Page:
Wednesday, February 15, 2006
Myth or Facts
Conventional wisdom sugget that investing in bigger, sophisticated and expensive memory tester means getting better results and catching more errors in proportion with its price.The truth is not always so.
In the process of finding that “perfect” production memory tester, many DRAM makers have been burned by investing too much and getting back too little. “Hundred thousands of dollars and countless hours were spent investing in the more expensive test equipment. At the end, we see no significant results boost,” sighed a manufacturing manager of a major DRAM module maker.
That meant the curve for “price versus performance” stays flat at one point regardless of how much more dollars one pours in or how much more features come equipped in that tester. The simple fact is that certain faults in the memory are just not likely to be weed out with just one-pass testing. That reveals the limitation of a tester no matter how the sellers try to say otherwise. No tester can cover all ground as they are just too many factors lurk around waiting to fail the memory module. Furthermore, the ever-speedier memory and increasingly complex systems just add to the challenge.
Every test engineers can tell you that they always walk on the tight rope trying to do the balancing act. At one end, they like to setup the test to pass all modules to increase the yield. But doing so would risk letting the marginal modules sneak through without proper checked. On the other hand, they can’t tighten the test too much that good modules virtually got over-killed. So, what is the right recipe? It turns out that it all depends on the applications and the type of the chips. Experience test engineer would tell you that server modules should be tested more rigorously as compare to regular PC modules. The same principle applies to untested DRAM (wafer) as opposed to fully tested brand-name memory at chip level.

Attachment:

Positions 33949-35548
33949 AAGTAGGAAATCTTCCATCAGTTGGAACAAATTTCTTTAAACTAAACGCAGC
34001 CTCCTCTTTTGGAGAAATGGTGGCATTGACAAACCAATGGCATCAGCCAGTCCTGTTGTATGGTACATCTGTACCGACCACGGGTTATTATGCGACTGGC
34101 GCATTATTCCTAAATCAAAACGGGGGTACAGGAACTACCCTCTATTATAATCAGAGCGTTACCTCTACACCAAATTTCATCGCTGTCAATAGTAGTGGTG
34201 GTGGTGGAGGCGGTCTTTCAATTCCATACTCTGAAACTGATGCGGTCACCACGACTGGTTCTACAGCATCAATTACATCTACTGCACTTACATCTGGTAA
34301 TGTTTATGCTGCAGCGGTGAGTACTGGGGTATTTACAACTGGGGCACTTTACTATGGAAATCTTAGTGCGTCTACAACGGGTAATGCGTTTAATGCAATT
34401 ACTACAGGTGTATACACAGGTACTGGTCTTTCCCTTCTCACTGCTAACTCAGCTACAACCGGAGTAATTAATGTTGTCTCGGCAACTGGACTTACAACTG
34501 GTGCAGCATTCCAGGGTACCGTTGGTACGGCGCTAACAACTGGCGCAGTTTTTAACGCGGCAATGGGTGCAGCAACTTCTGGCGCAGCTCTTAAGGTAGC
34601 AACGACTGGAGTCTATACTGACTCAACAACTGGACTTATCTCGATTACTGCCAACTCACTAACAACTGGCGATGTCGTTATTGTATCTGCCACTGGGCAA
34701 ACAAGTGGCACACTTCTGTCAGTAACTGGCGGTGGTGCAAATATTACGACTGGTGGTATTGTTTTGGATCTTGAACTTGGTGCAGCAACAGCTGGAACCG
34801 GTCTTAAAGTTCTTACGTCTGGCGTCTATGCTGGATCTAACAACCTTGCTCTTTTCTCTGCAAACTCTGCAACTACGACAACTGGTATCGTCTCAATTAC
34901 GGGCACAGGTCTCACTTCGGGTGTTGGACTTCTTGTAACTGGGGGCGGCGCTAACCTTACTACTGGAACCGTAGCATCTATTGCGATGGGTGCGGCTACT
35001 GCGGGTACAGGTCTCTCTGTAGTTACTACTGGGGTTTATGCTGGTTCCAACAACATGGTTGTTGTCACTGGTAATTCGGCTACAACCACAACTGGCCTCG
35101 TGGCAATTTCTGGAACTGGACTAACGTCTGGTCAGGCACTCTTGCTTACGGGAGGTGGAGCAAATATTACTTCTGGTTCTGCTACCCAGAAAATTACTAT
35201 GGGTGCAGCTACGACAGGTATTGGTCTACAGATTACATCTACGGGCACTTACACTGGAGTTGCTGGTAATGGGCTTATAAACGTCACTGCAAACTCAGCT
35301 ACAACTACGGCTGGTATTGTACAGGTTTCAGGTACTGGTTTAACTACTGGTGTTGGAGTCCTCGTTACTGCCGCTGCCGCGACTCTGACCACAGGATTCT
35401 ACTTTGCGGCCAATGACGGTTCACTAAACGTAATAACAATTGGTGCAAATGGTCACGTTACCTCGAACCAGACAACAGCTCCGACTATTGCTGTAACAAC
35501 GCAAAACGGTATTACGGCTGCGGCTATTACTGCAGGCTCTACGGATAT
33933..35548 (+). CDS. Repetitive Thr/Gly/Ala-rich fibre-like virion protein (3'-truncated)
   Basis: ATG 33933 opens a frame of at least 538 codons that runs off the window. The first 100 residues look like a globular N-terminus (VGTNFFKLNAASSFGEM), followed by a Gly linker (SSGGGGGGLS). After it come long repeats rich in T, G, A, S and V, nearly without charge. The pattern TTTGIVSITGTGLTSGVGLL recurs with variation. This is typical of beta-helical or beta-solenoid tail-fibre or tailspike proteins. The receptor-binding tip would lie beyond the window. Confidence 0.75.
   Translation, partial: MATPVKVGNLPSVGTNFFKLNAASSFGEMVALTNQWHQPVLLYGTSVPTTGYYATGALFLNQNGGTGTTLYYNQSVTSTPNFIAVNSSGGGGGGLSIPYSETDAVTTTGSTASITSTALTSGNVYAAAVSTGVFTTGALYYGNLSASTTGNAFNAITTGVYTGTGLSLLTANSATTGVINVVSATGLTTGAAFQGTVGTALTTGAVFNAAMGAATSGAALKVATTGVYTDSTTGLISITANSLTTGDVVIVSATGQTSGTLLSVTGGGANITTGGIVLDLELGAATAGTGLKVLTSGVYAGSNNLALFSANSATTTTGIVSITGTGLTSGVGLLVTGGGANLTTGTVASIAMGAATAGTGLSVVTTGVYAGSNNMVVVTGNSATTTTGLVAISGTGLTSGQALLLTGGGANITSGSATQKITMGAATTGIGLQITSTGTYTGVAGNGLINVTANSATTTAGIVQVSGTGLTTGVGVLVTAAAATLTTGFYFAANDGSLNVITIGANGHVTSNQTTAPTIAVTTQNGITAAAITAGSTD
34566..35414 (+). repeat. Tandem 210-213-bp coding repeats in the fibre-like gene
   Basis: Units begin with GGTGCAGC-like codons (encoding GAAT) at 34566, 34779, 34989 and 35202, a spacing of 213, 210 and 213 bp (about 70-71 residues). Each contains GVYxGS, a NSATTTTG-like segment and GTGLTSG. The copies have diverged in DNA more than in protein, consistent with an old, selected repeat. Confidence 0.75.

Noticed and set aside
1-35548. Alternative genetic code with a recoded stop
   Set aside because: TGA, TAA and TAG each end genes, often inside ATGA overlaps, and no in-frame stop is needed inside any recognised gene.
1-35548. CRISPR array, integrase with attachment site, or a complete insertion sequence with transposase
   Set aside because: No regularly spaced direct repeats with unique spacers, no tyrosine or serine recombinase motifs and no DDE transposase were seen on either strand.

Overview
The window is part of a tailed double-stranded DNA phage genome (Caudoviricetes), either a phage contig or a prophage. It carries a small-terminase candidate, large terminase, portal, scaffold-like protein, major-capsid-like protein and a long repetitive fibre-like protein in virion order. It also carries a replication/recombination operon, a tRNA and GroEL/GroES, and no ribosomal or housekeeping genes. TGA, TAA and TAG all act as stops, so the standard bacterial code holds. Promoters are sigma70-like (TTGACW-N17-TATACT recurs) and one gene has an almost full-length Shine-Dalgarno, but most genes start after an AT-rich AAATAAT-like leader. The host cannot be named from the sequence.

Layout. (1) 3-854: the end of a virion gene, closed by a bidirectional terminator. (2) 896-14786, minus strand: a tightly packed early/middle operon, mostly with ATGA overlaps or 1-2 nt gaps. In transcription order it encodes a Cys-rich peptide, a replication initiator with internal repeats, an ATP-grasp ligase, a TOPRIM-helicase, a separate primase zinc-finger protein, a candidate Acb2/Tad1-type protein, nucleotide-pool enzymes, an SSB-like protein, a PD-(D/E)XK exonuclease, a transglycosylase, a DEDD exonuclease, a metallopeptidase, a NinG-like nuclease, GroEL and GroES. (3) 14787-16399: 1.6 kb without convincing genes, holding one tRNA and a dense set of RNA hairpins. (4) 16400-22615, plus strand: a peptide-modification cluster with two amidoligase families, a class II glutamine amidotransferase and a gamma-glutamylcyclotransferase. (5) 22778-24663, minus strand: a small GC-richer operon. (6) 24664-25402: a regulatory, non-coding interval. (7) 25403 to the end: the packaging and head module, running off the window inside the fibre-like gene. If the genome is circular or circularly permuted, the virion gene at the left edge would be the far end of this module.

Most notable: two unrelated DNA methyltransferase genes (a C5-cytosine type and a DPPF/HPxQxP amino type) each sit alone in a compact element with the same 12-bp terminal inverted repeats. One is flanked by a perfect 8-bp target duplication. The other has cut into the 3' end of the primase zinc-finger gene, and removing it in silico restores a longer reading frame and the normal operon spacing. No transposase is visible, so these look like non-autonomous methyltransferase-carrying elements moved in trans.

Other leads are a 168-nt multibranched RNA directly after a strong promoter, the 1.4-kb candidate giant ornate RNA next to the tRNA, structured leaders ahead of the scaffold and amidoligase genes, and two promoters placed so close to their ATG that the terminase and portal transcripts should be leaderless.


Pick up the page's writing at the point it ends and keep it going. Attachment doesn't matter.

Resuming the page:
Server DIMM Modules
Registered modules that are responsible to power the mission critical servers are not allowed to fail during the mission. However, in the imperfect world, we still see a small percentage of server modules fail in the field regardless of how tough the memory being tested before shipment. Many memory module makers have learned the hard way that depending solely on a single tester to test the server memory is simply suicidal. Pretty much every server modules company executes multiple test procedures to ensure their product reliability. One of the steps includes testing the modules on the actual systems. If that is the case, why spend hundred thousands of dollars more on test equipment if your final test is going to be on the motherboards?
Burn in Testers
Some companies like Kingston even go a step beyond by including a burn-in test, which they believe, would force the early-life-failure (ELF) out before they reach the field. ELF normally happens when a module's electronic components cease to function during the first three months of operation.